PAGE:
4. KILLERS OF THE FLOWER MOON
Look, I’m as surprised as you are. Going into the festival, I fully expected Killers of the Flower Moon to be the easy number one choice, but here we are. Broadly speaking, it features all the things you’d expect from those involved: great cinematography, powerhouse performances, strong themes, important messaging, and interesting directorial flourishes. However, at 3.5 hours, it has massive pacing issues. Some parts are extremely rushed while others are incredibly sluggish, not to mention some questionable editing that makes it hard to recognize over how many years this story takes place. All in all, it’s good, but it’s far from great…and it’s definitely not the masterpiece I heard about coming out of Cannes.
Saltburn, writer-director Emerald Fennell’s follow-up to the excellent Promising Young Woman (her feature directorial debut, for which she won Best Original Screenplay), ultimately feels like the result of a filmmaker being given creative control too soon after a breakout. Despite outstanding performances, beautifully shot scenes, and a tremendously engaging setup, the second half simply has too much going on. It’s overstuffed, rushed, and underdeveloped. It’s still very good, mind you, and Fennell is an amazing talent; however, it may have been better as a miniseries in order to flesh out the back end a bit more. Or maybe Fennell just needed someone to give her some honest notes to rein it in a bit.
2. WICKED LITTLE LETTERS
If Flower Moon is the festival’s surprise disappointment, Wicked Little Letters is the surprise overachiever. I’ve often been accused of not liking “lady movies,” but this cheeky little gem is raunchily (in language only) delightful. Admittedly, a charmingly crass Jessie Buckley and Olivia Colman simply doing what Olivia Colman does can cover for a lot of flaws, but it’s not like this easy-going mystery has many flaws to begin with. It may feel slight, especially pertaining to the mystery aspect, but it’s an enjoyably simple watch that ultimately entertains. Think of it as the movie version of a good “beach read.”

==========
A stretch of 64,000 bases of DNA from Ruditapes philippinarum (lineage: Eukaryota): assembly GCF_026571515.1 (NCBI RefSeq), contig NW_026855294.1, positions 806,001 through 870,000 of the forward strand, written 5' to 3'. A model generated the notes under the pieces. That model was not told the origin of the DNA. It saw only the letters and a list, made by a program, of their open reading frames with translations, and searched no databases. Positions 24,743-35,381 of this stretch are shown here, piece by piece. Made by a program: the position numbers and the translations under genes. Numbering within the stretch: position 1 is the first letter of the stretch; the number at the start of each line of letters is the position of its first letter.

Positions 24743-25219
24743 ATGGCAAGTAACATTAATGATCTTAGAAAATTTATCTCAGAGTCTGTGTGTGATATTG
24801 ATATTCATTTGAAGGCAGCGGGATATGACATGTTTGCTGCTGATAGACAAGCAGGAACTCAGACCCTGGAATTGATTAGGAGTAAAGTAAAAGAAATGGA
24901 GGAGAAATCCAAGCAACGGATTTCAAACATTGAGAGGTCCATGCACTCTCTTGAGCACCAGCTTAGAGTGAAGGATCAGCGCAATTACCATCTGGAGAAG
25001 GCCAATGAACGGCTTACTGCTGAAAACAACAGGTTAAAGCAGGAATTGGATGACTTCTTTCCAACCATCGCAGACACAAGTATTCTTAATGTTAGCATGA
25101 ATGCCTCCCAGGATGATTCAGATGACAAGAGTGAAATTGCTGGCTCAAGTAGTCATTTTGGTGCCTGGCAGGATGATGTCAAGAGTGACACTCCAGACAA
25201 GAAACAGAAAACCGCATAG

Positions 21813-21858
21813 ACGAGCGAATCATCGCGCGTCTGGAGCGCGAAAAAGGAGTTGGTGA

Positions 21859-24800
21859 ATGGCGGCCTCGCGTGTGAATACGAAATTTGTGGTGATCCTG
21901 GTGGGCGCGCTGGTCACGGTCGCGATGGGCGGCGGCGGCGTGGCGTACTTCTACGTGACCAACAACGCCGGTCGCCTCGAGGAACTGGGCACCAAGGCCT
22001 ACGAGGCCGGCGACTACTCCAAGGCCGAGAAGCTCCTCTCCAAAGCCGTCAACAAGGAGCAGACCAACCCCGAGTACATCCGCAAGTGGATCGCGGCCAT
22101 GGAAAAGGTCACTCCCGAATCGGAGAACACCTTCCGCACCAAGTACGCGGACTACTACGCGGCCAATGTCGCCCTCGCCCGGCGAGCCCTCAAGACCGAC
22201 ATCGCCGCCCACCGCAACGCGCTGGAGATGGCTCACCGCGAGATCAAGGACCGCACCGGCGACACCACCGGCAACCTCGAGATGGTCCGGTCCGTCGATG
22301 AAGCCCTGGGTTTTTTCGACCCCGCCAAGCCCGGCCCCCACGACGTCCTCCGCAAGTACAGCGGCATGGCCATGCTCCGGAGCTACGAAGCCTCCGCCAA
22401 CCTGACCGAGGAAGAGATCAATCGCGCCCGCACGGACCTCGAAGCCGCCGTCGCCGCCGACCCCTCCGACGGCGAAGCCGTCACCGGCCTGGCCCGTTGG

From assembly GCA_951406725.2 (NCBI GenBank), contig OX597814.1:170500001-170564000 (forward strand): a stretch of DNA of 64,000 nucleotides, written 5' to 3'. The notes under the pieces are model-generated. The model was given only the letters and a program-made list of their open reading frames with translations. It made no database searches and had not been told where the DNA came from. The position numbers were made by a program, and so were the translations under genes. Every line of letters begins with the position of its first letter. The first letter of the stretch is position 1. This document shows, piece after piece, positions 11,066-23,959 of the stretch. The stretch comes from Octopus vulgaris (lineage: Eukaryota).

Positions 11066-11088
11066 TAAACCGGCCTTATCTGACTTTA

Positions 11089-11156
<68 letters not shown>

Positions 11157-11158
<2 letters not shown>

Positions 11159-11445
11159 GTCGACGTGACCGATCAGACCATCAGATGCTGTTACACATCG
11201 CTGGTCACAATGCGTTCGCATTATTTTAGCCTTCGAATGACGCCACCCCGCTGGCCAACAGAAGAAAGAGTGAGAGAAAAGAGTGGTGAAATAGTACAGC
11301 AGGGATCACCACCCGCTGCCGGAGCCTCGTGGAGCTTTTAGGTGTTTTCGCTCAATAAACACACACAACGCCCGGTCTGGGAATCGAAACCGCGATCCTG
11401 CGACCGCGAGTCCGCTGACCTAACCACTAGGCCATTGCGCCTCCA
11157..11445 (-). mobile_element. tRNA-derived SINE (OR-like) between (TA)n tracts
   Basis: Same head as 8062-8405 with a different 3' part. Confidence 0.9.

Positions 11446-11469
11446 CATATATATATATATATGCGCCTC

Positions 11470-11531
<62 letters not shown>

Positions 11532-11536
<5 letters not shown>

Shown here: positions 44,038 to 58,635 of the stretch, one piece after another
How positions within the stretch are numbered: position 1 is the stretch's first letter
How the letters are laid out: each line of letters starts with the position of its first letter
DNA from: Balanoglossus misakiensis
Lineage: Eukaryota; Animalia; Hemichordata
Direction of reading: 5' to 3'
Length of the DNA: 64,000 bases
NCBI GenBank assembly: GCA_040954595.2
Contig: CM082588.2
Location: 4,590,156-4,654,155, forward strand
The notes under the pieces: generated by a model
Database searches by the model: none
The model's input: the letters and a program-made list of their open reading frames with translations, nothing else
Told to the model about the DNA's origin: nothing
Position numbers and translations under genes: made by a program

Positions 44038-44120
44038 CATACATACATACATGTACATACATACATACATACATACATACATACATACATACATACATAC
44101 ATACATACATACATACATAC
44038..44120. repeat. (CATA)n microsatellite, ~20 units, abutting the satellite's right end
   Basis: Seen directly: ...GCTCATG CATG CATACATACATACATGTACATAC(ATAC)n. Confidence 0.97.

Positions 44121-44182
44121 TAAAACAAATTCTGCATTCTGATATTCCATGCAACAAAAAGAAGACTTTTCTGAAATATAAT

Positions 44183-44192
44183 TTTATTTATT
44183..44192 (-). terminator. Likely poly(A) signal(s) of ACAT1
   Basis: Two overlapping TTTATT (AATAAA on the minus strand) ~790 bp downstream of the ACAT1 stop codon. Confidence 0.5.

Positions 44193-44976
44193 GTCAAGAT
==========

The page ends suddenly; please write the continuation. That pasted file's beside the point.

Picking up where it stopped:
1. DREAM SCENARIO
I know what you’re thinking: “Of course, your top ranked movie is the Nicolas Cage movie.” And, yeah, I get it. That said, I didn’t plan this. I already told you that I fully expected Flower Moon to be here. In any case, Dream Scenario is part absurdist comedy and part surreal horror, which gives Cage multiple opportunities to show his impressive range…and show it he does. He nails what is asked of him on both sides of that coin, while the story delivers timely messages on the consequences of fame and cancel culture, even as it struggles to fill the entire 100-minute runtime adequately. More interestingly, though, it’s an incredibly layered metaphor for the Memeification of Cage, touching on the idea in a more intelligent and cerebral way than The Unbearable Weight of Massive Talent.
Photo Credits: Toronto International Film Festival